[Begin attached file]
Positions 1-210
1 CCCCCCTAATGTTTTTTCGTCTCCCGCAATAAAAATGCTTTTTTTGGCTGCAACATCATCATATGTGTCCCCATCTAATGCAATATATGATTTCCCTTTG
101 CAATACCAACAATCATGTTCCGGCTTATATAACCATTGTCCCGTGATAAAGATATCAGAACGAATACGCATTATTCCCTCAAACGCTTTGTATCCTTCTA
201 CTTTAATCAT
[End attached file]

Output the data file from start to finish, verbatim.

Positions 1-210
1 CCCCCCTAATGTTTTTTCGTCTCCCGCAATAAAAATGCTTTTTTTGGCTGCAACATCATCATATGTGTCCCCATCTAATGCAATATATGATTTCCCTTTG
101 CAATACCAACAATCATGTTCCGGCTTATATAACCATTGTCCCGTGATAAAGATATCAGAACGAATACGCATTATTCCCTCAAACGCTTTGTATCCTTCTA
201 CTTTAATCAT